How has Bayes’ Rule changed the way I think?

People talk about how Bayes’ Rule is so central to rationality, and I agree. But given that I don’t go around plugging numbers into the equation in my daily life, how does Bayes actually affect my thinking?
A short answer, in my new video below:



(This is basically what the title of this blog was meant to convey — quantifying your uncertainty.)

3 Responses to How has Bayes’ Rule changed the way I think?

  1. Aaron says:

    Great post. Along with QBism this seems to point to the best explainition of the relationship between our beliefs, math and the world. Rather than being Platonic, math/logic are the best description of our belief’s relationship to the world. Due to that best possible relationship to the brute facts of existence math and logic seem to be external forms. But just as Qbsim reduces the magical role of the observer to the mundane relationship of her views to the world, so too Bayes’ Rule insists that frequentists are claiming an ontological accuracy for probability that only in certain cases accurately maps reality 1 to 1. Even then they are just descriptions of our beliefs; they just happen to be really well founded beliefs.

    But even Bayes can get off track. He tried to use his rule for apologetics and Bostrom is happy to do the same with his Simulation Argument. I think the problem arises when you force an irrational prior into the deck by arbitrarily assigning it a probability. There are certain priors like God and pseudo Gods that cannot be reevaluted. Can Baye’s rule be applied to the Liars Paradox?

  2. Brad B says:

    “Would this evidence be likelier if my prior belief was true – or if something else was true?”

    The question suggested by “How much more likely am I to encounter this evidence if my theory is true, rather than false?”

    These two questions would have the questioner question questions differently.

    Which is the proper way to interpret new evidence?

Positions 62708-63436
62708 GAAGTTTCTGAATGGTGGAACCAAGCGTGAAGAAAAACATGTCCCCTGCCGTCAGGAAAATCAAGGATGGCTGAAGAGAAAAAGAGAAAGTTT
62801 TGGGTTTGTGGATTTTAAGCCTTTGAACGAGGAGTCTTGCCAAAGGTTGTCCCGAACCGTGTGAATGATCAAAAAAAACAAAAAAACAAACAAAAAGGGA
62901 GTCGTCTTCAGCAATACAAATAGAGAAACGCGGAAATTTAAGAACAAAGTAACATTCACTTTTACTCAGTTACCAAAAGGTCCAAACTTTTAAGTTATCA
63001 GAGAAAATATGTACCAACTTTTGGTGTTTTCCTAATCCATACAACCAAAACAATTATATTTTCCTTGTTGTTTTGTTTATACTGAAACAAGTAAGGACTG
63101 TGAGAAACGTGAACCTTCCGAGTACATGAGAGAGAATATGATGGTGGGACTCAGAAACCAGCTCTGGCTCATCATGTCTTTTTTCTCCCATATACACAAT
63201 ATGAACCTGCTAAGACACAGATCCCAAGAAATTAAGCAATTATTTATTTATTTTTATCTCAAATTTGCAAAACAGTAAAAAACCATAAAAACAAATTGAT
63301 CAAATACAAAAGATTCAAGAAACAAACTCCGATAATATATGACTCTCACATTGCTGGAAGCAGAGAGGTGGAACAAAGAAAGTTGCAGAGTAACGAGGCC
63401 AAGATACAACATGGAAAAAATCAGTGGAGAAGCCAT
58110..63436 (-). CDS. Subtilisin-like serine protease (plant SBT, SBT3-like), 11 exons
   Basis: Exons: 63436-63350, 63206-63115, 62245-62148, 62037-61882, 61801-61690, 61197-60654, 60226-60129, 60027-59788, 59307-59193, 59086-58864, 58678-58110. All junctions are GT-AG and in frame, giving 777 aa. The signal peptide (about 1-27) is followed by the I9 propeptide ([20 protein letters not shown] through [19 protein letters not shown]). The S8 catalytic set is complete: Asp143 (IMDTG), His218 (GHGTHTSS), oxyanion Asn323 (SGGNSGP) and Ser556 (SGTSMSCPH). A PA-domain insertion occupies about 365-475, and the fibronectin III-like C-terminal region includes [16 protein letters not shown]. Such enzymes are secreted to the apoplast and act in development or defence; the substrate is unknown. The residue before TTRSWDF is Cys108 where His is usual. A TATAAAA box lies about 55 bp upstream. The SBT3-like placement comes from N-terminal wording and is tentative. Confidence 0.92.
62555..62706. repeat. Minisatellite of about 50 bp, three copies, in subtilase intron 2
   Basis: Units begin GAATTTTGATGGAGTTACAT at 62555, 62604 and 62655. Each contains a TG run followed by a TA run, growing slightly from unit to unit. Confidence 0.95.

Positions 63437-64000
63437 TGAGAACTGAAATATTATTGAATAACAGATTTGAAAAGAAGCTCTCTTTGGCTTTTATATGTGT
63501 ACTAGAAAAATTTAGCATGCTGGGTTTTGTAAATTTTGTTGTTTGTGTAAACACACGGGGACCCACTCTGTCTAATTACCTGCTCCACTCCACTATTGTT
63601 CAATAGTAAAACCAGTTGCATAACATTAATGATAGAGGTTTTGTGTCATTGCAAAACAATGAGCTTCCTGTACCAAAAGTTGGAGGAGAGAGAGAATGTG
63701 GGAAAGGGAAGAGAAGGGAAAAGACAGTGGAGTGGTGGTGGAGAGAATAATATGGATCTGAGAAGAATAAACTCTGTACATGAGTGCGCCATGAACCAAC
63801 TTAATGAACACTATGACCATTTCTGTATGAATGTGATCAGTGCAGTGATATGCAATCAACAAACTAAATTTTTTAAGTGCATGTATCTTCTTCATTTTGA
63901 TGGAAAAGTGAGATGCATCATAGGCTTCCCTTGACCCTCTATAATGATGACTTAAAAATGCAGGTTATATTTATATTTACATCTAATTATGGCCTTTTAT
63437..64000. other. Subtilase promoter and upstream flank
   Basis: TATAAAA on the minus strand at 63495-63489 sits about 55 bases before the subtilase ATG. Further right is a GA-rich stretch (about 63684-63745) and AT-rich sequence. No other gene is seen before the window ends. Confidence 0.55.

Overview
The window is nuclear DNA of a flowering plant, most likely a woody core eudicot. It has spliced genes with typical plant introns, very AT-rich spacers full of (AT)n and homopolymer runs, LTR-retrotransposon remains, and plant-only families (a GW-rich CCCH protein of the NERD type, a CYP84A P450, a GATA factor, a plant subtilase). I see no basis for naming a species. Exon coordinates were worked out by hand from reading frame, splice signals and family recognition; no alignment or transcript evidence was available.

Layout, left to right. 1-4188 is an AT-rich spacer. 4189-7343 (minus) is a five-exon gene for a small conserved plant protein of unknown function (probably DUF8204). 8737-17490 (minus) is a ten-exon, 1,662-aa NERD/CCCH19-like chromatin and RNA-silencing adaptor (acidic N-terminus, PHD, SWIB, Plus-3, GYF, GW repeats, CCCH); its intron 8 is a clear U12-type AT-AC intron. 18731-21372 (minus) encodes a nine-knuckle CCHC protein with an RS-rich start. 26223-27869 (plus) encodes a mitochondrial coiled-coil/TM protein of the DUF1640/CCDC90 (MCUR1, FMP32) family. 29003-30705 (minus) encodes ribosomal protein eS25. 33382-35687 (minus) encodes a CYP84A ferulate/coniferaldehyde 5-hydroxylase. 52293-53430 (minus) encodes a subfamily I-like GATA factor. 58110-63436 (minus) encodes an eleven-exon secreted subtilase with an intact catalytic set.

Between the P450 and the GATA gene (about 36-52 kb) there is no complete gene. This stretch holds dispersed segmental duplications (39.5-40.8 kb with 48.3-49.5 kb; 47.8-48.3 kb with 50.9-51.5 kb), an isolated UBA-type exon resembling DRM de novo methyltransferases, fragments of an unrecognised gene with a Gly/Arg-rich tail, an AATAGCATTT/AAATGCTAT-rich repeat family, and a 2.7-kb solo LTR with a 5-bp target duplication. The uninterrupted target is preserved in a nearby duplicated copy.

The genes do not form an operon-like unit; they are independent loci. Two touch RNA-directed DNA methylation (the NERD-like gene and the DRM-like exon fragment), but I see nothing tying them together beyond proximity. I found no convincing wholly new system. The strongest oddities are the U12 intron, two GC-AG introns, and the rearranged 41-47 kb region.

• Your question is getting at the difference between frequentist and Bayesian statistics. The two questions that you quote are asking for a maximum likelihood estimate (MLE), where you choose the belief corresponding to the highest likelihood of the observation. In her example, that would mean comparing P(accident | good driver) vs P(accident | bad driver), and (if trying to make a binary decision) choosing whether or not she’s a good driver based on which is larger (which would of course be ‘bad driver’). Note that this in non way assumes or uses any prior probabilities/beliefs on whether or not she is a good driver.

      This is in contrast to the reasoning and decision making she’s referring to, whereby you also have prior beliefs on P(good driver) and P(bad driver), and can then uses Bayes’ Rule to combine these with the likelihoods from above, to then compare the a posteriori probabilities, P(good driver | accident) vs P(bad driver | accident). Choosing based on which of these is larger is the maximum a posteriori (MAP) rule.

      Note that if the space of priors is discrete, then the MLE and the MAP are the same if the prior probabilities are uniform, which in this case would mean if P(good driver)=P(bad driver)=0.5

      I won’t rehash the whole 200 year-old frequentist vs Bayesian debate here, except to clarify that there’s nothing controversial about Bayes’ Rule itself, so it’s certainly the thing to use if you have all the components, the controversy surrounds when you should use it if you have to make up the priors somewhat arbitrarily.

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